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Ken Burns reflects on the filmic portrayal of historical heroes.


“A story is the editing of human experience,” Ken Burns observed to Penn Interim President Wendell Pritchett Gr’97 during the 2022 David and Lyn Silfen University Forum in April. “‘Honey, how was your day?’ does not begin, ‘I backed slowly down the driveway, avoiding the garbage can at the curb…,’” the documentary filmmaker continued. “We edit human experience. Everybody does, whether you’re making fiction or fact-based stuff.”

Burns, who came to Irvine Auditorium ahead of his turn as this year’s Penn Commencement speaker, engaged in a wide-ranging conversation about his latest film: the two-part, four-hour Benjamin Franklin for PBS. His conversation with Pritchett took prompts from screened excerpts stamped with the director’s characteristic style—slow pans over archival images interspersed with curated commentary from a handful of historians, ranging from popular biographer Walter Isaacson to Erica Armstrong Dunbar C’94, a scholar of early US and African American history [“Profiles,” May|Jun 2017]. 

The film, which received funding from the University of Pennsylvania via the Better Angels Society, endeavors to situate Franklin’s complexities within a familiar frame: a view of the American experience bending ever toward redemption. “Franklin was pretty simple in his moral code,” Isaacson intones in the first minute. “He was driven by a desire to pour forth benefits for the common good. But there’s a lot in Benjamin Franklin that makes you flinch. And we see Franklin not as a perfect person, but somebody evolving to see if he could become more perfect.”

The documentary does not shy away from the ways its subject reflected or even exemplified the anti-Black racism that suffused 18th-century America. “We have so fair an opportunity, by excluding all Blacks and Tawnys, of increasing the lovely White and Red,” we hear Franklin proclaim (as voiced by actor Mandy Patinkin). “But perhaps I am partial to the complexion of my country.” To whom the country truly belonged, and to what and whom contemporary Americans can credit for the evolution of its social contract, remain subjects of lively debate among historians. But few would dispute the significance of Franklin, whose claim upon a “quintessentially American” life draws sustenance from areas as diverse as his outsized influence on early American print culture, to his variegated support of and late-life opposition to slavery, to a genius for common-good innovation that ran from the many inventions for which he never sought patent exclusivity to his pioneering formation of mutual-aid societies like the Philadelphia Library Company and the volunteer Union Fire Company.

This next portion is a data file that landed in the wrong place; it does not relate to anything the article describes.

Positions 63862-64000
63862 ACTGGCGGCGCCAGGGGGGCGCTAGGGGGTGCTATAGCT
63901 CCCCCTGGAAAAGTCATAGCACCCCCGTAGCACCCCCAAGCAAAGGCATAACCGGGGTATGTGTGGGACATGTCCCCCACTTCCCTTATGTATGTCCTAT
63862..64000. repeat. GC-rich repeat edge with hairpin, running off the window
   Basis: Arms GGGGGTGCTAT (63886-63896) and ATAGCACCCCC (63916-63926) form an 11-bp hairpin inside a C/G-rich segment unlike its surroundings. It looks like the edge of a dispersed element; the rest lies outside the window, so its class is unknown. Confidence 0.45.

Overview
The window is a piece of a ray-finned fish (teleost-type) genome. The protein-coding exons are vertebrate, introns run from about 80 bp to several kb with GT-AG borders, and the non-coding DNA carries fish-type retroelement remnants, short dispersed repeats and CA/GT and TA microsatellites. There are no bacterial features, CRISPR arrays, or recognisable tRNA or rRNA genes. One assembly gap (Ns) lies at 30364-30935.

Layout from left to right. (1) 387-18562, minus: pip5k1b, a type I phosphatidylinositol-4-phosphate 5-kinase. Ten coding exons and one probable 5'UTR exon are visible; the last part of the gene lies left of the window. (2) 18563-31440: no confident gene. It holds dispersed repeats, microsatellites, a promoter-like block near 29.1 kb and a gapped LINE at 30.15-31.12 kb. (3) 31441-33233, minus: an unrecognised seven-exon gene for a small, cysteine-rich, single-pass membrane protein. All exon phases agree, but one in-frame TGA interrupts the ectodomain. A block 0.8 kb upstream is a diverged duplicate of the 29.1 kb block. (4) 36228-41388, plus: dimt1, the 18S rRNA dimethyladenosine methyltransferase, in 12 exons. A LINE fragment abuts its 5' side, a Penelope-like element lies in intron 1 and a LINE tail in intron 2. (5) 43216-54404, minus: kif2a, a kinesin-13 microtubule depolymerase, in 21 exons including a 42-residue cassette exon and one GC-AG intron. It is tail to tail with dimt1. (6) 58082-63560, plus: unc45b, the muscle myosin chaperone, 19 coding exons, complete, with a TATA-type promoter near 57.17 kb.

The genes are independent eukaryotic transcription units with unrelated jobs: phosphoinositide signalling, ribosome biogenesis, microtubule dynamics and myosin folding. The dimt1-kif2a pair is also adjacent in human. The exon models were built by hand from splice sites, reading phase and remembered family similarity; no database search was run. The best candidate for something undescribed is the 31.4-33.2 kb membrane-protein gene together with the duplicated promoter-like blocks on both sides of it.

During the conversation, Burns explained his approach to portraying “heroes” in film, tying it to a neon sign hanging in his editing room that reads it’s complicated. His remarks have been edited for length and clarity. —TP


“In my business, if a scene is working, you don’t want to touch it. And I put that sign up—it’s in cursive and it’s lower case: it’s complicated—just to remind people that we do a better service when we find out new information and have to destabilize a pretty good scene. Because it’s always worthwhile. Maybe it’s no longer the great scene that it was. But maybe the adjacent scenes are improved by that. The whole thing is better for tolerating that complexity. 

Let’s just think about heroes. We lament that we don’t have any heroes. But what is a hero, the Greeks would tell us, but a negotiation between a person’s very obvious strengths and their flaws? And the negotiation—which is sometimes a war between those things—is what defines heroism. Not perfection. So Achilles had his heel and his hubris to go along with his great strengths. The best way I know to explain it is through a story I recently heard about I. F. Stone, the muckraking progressive journalist and historian. A student of his said, ‘How could he possibly admire Thomas Jefferson?’ And he said: Because history—meaning everything—history is tragedy, not melodrama. In melodrama all villains are perfectly villainous, and all heroes are perfectly virtuous. But that’s not the way life is. And if you attend to tragedy—none of us are getting out of here alive, which is the first and essential point—then you’ve got a chance to do something. 

And that’s complicated. Wynton Marsalis, in our jazz film, stunned me, because I felt he had just spoken directly to my soul when he said, ‘Sometimes a thing and the opposite of a thing are true at the same time.’ And you have to be able to hold those competing things at the same time and understand them. You can’t be married if you don’t get that. You can’t be a parent if you don’t get that. You can’t be a good friend. And I think that you can’t be wise.”

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